Is Germany falling out of love with Abendbrot?

DPA/The Local
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Is Germany falling out of love with Abendbrot?
The traditional German Abendbrot. Photo: picture alliance/dpa | Sina Schuldt

A light evening meal made up of bread, cold cuts of meat and cheese has been part of German food culture for over a hundred years - but is the Abendbrot tradition dying out?


Settling down to some bread, meats, cheese, salad and spreads between 5 and 7pm has been part of many Germans' schedules for more than 100 years. 

But in the modern working world and the globalised era of the low-carb dinner - based on the recommendation from some nutrition experts to eat few carbohydrates in the evening - Abendbrot isn't fashionable anymore, and some say it could be on the brink of extinction.

In southern European countries like Spain and Greece people usually eat a warm meal in the evening - and at a later time than in Germany. Bread with sausage and cheese is considered a starter at best, and not a full meal that is finished in time for the evening news on TV.

Meat and bread is traditionally part of Abendbrot.

Meat and bread is traditionally part of Abendbrot. Photo: picture alliance/dpa | Sina Schuldt

How did Abendbrot develop?

Germans traditionally enjoy a hot sit-down lunch between 12 and 2pm. That's why people began opting for a simple Abendbrot - translated literally as 'evening bread' - later on in the day.

According to cultural scientists, this custom of eating cold food in the evening dates back to the 1920s. At that time, industry dominated everyday life - in contrast to the more agricultural structures in countries like Italy and France.

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Canteens were becoming common in German factories. Those who dined there at lunchtime often no longer wanted a hot meal in the evening. As work became less physically demanding thanks to technological advances, many people preferred a lighter meal in the evening: bread, sausage, cheese, some raw vegetables - and nothing more.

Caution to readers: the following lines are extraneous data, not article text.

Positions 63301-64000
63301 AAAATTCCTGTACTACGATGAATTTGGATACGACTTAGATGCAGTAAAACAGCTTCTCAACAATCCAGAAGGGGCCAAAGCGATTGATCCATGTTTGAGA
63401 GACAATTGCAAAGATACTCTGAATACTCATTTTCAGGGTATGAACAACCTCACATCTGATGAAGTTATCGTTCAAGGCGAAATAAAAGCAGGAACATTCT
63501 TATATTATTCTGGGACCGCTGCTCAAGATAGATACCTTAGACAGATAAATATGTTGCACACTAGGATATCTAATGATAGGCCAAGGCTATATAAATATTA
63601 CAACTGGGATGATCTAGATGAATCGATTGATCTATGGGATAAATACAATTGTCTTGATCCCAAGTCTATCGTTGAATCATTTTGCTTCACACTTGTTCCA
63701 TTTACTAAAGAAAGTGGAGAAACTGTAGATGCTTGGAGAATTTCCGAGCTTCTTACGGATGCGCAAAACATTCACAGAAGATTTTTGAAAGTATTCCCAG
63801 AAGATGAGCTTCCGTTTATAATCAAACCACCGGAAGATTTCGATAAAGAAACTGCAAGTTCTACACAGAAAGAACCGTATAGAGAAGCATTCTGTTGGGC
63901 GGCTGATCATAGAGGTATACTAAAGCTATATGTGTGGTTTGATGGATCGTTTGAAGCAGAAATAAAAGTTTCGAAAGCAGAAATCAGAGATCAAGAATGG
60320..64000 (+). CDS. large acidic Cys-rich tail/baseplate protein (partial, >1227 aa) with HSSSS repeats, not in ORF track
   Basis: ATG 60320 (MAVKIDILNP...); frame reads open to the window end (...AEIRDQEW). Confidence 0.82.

Abendbrot became even more popular after the war. At that time, the number of working women also increased. The quickly prepared evening meal became a tradition in many families. 

The structure of eating a bigger meal at lunchtime can still be seen in German workplaces today. Many companies still have canteens serving a wide variety of hot food where employees are encouraged to dine during their break. Eating a sandwich at your desk is usually frowned upon. 


Is Abendbrot popular now?

Some people - especially older generations - are still fond of the tradition of eating a larger meal at lunchtime and then having Abendbrot later on. 

Despite it being simple, fans of the humble dinner say it's never boring. As is well known, Germany is proud of its thousands of different types of bread - from Roggenbrot (rye bread) to Zwiebelbrot (onion bread), and its many varieties of sausages. It's often served with gherkins, radishes, lots of different cheeses and hard-boiled eggs.

Bread rolls in a store

Germany has a wide variety of breads. Photo: picture alliance/dpa | Mohssen Assanimoghaddam

But millions of Germans now lead a life without it: the trend away from the cold snack dinner is clearly visible from Sylt in the north to the Allgäu in the south.

In the Allensbach study "So is(s)t Deutschland" (how Germany eats) for the food company Nestlé, researchers found that dinner has become the most important meal for many people during the week. In 2019, 38 percent named dinner as the main meal of the day, compared to one third of the population 10 years earlier.

QUIZ: How well do you know German food culture?

The Covid pandemic, which left millions working at home for months, has allowed many families to get together in the middle of the day. But experts don't see a major revival of lunch, despite more people working from home. This could be down to work pressures, with people unable to relax, cook and eat a big meal during their break. 


Nestlé spokesman Alexander Antonoff said that all indications show that the trend towards having a warm main meal in the evening will continue. He said that getting together after the working day fits more into the increasingly de-structured everyday life of millions of households in central Europe.

Despite all this, artist and university lecturer Ingke Günther from Giessen doesn't  believe that the once popular Abendbrot will disappear completely in Germany. But it has lost the role it played for decades.

"That is because the realities of work and life have become more diverse," said Günther.

"But among older people and in families with children, the evening meal is often still the rule."

And in some urban areas, where organic bakeries have developed a new bread culture, there is a conscious return to Abendbrot, with a bit more of a hipster vibe. 


Custom - (der) Brauch

Recognisable/apparent - erkennbar

Starter - (die) Vorspeise

Meal - (die) Mahlzeit



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